mikeroweWORKS is Twelve Today

“Freelancer: A medieval term referring to a knight without a king. A warrior who is free to offer his lance to anyone he chooses.”

Hard to believe, but mikeroweWORKS is twelve years old today. That’s 84 in dog years.

I only point this out because it’s currently 84 degrees inside my house, and Freddy is not celebrating. Like me, he lives in a home with no air conditioning. Unlike me, he wears a fur coat year round, which is why he’s now regarding me with an expression that says, “Hey, Biped, as a guy who runs a foundation that’s been training the next generation of skilled workers for the last twelve years, perhaps you could drop the sword and place a call to the nearest HVAC company, and have someone who knows what they’re doing come out here to rectify the problem.”

It’s not an unreasonable thought. Maybe later. First, some thoughts for this Labor Day, on the business of freelancing.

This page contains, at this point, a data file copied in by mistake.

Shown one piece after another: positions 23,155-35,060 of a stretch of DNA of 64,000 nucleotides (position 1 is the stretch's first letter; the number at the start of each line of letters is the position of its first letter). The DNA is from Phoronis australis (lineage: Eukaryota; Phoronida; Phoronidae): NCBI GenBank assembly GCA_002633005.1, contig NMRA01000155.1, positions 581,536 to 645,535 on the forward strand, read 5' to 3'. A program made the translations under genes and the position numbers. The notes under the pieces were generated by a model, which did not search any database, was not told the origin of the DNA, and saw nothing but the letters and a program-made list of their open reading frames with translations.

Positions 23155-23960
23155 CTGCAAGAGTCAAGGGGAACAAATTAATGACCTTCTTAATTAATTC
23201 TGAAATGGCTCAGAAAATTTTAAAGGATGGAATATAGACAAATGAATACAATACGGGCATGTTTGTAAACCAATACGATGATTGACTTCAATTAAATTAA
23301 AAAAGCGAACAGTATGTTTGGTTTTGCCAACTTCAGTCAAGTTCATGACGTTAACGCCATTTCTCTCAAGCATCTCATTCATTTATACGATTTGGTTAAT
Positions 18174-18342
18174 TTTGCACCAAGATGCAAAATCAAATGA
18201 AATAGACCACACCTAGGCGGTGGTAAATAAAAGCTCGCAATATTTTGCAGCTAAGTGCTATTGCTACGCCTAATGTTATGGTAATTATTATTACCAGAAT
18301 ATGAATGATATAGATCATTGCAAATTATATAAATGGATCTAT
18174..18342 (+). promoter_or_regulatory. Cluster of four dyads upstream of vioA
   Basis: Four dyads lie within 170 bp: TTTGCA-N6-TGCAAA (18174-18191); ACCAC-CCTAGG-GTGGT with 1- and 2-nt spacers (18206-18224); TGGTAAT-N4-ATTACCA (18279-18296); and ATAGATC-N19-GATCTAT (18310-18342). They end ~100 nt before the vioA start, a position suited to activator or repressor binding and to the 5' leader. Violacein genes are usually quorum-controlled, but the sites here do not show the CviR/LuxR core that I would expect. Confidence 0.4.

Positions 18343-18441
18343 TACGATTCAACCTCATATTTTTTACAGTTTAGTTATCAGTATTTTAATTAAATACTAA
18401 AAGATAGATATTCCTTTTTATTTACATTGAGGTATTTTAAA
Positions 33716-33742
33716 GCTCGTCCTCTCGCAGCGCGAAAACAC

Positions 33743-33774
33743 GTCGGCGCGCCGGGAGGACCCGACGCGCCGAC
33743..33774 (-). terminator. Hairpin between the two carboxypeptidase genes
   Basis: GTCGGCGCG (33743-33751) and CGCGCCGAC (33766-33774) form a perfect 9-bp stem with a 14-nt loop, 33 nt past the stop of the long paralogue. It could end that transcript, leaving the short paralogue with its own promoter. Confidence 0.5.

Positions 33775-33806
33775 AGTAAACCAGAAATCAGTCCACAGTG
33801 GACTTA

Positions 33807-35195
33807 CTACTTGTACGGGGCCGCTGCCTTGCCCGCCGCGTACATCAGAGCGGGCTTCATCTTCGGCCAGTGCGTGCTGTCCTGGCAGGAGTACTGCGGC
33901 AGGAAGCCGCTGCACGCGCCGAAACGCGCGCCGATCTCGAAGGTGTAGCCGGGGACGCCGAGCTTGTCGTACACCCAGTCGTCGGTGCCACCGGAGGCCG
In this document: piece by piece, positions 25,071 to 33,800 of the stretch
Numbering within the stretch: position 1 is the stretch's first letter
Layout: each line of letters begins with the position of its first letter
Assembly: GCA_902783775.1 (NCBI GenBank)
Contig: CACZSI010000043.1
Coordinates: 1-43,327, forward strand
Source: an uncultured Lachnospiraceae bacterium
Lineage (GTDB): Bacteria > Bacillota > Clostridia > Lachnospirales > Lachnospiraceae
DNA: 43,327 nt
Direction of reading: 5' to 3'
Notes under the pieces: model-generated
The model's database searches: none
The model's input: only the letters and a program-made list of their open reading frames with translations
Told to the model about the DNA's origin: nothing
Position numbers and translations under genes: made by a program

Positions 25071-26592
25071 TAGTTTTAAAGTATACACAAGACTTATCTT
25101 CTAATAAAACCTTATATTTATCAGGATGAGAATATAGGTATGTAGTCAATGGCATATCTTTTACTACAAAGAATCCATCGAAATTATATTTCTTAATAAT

If you read my book, you know that I had a lot of gigs between my time in the Baltimore Opera, and my first appearance on Dirty Jobs. What you don’t know, and what I didn’t know until yesterday, are the total number of gigs I had along the way. According to a mountain of old pay stubs, contracts, and tax returns going all the way back to 1984, I appear to have had a thousand different gigs over the twenty years that preceded my debut in the sewers of San Francisco. Literally, a thousand gigs. Narration gigs, writing gigs, acting gigs, modeling gigs, (don’t ask,) hosting gigs, and commercial gigs. On average, fifty gigs a year, over two decades.

A smart aleck like my father might see this pile of paperwork as “evidence” that his son can’t hold a job, and he would not be entirely mistaken. In those days, the only steady paychecks I ever received came from a stint on the QVC Cable Shopping Channel, and from my masters at CBS, who hired me to impersonate a host for a few years on a show called Evening Magazine. But everything else – nearly a thousand paystubs from a thousand different gigs – was the result of my life as an independent contractor – a pivotal time in my career, when the business of finding work was the real job.